You're overthinking this, just tell them OOC, applying the Murky Mirror
I basically agree with Glazius's answer, but it's worth knowing about the concept of the Murky Mirror as a tool for making roleplaying easier. This obviously depends a bit on your group dynamic. If OC chatter at your table is heavily frowned upon, then I guess this solution isn't appropriate, but I'm a big fan of the Murky Mirror concept, introduced by Angry GM.
Presumably your table has had conversations along the lines of "So my guy's a ranger, he's dead good at bows and stuff", "Cool! I've made a paladin, she can take like 10 billion damage before she falls over". You then act on this information in combat, by putting the paladin in front of the ranger so that she takes damage whilst he pew pews. But hold on! Your characters don't know that! You had that conversation out of character! You can't act IC based on OC knowledge!
Except your characters are probably all experienced adventurers. They know what other experienced adventurers look like. When the Paladin says "my character is really tanky", your character is looking at the imposing warrior striding confidently next to them, noticing the polished but dented armour, the network of scars on their face, the bent nose that's been broken at least seven times, and the stern, hardened grimace, and thinking to themselves "well, they can probably take a punch far better than I can...". It's just that describing that little vignette at the table for every facet of every character would be a bit boring, so we just abstract it away when somone says "I've got X hitpoints".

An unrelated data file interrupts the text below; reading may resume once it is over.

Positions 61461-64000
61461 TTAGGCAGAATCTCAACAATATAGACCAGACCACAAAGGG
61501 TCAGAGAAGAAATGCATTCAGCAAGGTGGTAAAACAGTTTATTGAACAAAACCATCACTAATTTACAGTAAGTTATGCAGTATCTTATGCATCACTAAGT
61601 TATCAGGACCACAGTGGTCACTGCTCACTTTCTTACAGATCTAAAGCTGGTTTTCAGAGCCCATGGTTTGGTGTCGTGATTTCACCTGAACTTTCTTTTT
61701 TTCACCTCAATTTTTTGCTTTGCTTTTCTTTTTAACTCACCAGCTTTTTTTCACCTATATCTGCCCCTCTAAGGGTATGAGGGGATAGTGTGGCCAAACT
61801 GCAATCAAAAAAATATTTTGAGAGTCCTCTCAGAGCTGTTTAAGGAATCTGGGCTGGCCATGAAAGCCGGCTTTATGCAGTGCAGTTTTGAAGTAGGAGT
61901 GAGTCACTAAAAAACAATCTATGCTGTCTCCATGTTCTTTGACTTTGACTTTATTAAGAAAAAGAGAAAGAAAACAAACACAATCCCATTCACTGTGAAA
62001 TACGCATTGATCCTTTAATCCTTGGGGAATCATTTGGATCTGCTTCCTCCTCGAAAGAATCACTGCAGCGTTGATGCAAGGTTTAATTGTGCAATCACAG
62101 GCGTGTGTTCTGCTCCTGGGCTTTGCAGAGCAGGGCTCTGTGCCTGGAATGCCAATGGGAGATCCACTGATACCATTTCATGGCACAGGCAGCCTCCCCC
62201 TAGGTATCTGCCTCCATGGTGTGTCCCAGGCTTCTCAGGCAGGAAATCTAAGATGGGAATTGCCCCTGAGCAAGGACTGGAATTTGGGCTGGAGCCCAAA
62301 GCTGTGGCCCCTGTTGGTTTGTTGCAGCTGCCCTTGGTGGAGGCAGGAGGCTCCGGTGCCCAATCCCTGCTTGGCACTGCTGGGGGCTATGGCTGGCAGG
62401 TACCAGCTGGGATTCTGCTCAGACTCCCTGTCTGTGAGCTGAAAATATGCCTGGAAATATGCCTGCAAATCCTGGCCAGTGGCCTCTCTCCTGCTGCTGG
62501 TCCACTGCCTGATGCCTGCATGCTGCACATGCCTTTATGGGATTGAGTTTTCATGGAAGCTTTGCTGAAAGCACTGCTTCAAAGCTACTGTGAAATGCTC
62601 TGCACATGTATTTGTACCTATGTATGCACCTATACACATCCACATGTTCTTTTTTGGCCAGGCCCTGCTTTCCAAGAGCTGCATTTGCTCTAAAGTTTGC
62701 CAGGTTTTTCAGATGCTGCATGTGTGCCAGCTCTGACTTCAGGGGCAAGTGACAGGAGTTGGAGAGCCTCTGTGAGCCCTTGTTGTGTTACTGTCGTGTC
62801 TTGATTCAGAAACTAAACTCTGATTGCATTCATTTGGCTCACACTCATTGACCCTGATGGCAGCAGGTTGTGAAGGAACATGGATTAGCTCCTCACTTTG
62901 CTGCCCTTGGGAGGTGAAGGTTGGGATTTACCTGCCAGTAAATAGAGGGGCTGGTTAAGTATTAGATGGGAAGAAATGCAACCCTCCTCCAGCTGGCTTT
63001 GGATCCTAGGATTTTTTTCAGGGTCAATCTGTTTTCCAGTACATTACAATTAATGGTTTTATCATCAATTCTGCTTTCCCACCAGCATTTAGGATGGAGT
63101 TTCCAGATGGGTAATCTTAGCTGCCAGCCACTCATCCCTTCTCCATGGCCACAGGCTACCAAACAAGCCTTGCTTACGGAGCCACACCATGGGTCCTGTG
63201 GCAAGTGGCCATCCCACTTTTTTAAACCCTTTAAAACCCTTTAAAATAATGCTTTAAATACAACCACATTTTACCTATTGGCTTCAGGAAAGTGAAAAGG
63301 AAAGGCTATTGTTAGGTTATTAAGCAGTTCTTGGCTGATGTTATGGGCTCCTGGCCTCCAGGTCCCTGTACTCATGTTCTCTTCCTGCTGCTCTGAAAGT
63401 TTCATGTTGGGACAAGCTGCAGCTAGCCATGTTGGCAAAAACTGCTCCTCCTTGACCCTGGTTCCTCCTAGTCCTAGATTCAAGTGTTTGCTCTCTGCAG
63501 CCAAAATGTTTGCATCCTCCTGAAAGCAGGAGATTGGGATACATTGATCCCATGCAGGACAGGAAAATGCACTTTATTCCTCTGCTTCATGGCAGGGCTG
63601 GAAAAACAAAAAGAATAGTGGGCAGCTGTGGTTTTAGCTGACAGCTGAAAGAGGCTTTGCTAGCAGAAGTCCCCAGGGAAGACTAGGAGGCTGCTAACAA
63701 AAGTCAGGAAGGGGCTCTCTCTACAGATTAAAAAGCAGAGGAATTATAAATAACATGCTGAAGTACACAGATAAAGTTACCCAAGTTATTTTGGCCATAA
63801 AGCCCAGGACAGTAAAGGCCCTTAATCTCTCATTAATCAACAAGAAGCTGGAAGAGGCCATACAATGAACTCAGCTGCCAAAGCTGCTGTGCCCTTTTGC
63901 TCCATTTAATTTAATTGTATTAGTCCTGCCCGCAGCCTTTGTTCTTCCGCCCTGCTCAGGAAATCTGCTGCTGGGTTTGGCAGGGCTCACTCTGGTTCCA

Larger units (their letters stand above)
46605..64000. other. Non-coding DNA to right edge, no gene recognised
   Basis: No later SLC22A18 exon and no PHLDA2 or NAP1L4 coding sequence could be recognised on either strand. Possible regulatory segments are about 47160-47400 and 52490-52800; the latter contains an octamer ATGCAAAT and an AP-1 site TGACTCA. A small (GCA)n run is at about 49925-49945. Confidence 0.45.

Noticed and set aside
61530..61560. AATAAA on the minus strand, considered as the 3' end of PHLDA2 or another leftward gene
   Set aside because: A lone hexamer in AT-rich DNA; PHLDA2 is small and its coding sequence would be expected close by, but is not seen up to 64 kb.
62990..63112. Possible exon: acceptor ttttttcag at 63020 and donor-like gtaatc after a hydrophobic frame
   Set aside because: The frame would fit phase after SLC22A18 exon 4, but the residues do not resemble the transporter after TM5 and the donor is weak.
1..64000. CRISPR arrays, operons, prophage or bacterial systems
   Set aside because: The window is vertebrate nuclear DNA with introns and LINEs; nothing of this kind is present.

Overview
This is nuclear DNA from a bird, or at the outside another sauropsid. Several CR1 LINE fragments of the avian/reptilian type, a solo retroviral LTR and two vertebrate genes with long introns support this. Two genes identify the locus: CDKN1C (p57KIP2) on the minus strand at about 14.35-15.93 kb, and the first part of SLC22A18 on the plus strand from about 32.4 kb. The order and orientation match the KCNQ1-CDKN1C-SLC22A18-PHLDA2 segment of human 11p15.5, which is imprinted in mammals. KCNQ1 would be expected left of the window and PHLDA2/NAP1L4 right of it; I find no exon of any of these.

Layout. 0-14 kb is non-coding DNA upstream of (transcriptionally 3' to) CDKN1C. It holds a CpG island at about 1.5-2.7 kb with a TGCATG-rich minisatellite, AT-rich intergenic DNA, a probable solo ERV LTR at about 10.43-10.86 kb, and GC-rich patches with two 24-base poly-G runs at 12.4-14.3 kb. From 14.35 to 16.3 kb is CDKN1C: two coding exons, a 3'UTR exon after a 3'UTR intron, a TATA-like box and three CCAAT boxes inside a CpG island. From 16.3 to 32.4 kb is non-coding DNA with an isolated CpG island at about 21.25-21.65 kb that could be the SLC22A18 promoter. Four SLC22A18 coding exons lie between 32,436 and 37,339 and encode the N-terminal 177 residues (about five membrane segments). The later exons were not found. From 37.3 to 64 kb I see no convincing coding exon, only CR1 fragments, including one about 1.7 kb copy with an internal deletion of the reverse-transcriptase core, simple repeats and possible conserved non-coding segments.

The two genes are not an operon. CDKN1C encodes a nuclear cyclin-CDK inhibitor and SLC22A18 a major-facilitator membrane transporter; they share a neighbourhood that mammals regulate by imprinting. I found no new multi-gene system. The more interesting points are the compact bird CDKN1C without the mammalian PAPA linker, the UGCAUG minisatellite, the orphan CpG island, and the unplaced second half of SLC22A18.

So next time you set up camp, you can say "by the way, my guy gets a bonus if he's the one who sets up watch, mind if I do it?". That sentence is the vignette in which your characters are all unpacking their bedrolls and making the fire, and maybe your ranger talks about how they've walked these paths before. They recognise the tracks, know what creatures lurk in the forests, and which ones you should worry about. If you want to actually narrate that scene once you've communicated the mechanic, it'd be some cool flavour and I don't think anyone would mind. You shouldn't, though, feel as though it's "Bad Roleplaying" to briefly tell people what's on the sheet in front of you, especially if it helps the party operate better.
(Small note: there are a couple of tabletop systems where it is not appropriate to share information on your character sheet because your characters are expected to keep secrets from each other - Call of Cthulu and Paranoia for example. Your GM should tell you if you're playing one of those games. A good rule of thumb is that if you're spending a lot of time passing notes to the GM and back, you probably want to keep that character sheet hidden)